Born into a Jewish family in Vienna in 1920, Schwager fled Austria after the 1938 “annexation” and ended up in occupied France working with the resistance.
The young woman's highly dangerous job was to chat up German soldiers stationed in France and try to turn them against the Nazis.
Several others doing the same were arrested and sent to Auschwitz and other camps, and Schwager had some narrow escapes including when the Gestapo raided her Paris flat.
“I don't remember ever being afraid. The unfortunate ones who just hid ended up being deported anyway,” Schwager told Profil magazine this year.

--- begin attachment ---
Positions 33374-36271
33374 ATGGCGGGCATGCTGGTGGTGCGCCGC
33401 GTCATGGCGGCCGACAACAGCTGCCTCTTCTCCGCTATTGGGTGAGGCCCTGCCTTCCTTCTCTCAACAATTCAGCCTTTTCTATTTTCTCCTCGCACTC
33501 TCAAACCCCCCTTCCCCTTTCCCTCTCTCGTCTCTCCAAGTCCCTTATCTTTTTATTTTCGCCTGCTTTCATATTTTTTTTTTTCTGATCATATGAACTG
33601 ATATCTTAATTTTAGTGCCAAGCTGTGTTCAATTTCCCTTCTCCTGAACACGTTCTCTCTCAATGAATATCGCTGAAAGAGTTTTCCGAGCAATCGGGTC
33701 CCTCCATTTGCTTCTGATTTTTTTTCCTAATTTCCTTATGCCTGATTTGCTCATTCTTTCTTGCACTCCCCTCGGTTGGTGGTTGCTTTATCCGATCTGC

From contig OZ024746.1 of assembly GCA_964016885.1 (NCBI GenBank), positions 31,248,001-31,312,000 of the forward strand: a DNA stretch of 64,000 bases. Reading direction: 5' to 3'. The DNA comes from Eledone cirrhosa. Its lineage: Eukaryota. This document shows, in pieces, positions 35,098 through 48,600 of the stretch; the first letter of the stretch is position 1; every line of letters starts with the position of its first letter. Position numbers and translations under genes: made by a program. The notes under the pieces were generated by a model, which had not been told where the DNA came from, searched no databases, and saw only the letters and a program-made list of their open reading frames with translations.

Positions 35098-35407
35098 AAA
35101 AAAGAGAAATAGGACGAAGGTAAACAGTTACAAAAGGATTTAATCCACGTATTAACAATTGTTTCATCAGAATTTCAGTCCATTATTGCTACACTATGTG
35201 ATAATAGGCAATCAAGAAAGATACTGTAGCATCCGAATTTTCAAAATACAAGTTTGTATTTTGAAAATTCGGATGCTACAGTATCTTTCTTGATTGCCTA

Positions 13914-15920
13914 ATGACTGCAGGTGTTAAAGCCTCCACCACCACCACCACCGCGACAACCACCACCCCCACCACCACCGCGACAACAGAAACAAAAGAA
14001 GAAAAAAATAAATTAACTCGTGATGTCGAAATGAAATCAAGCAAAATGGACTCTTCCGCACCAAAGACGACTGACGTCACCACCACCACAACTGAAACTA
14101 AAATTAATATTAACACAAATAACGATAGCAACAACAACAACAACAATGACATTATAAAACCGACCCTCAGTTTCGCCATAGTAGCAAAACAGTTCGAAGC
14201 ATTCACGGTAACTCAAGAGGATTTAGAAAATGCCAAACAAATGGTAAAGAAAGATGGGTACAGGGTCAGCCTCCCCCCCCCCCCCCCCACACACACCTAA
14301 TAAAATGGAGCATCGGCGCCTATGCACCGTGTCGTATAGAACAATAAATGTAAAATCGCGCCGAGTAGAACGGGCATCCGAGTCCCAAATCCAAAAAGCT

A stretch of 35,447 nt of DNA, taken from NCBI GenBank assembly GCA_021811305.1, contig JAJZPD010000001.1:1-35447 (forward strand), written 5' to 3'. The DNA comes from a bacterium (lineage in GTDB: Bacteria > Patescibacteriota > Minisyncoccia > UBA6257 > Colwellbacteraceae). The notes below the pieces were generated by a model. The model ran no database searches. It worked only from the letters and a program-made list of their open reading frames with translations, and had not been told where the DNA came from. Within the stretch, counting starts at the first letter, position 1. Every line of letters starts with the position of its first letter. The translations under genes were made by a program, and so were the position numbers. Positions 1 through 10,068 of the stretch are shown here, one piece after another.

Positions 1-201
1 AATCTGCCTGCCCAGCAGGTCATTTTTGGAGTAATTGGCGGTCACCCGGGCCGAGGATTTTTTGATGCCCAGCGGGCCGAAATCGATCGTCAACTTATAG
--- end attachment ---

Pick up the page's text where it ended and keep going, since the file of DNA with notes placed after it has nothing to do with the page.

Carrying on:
She returned to Vienna in 1945 to discover that almost all her entire family had been murdered. Her sick father had even been carried out of their home in his chair.
Schwager remained a committed communist all her life — she was honorary president of the Austrian Communist Party — and campaigned tirelessly for women's rights.
She remained active until the end, making a speech this January in Vienna during commemorations for the 70th anniversary of the liberation of Auschwitz.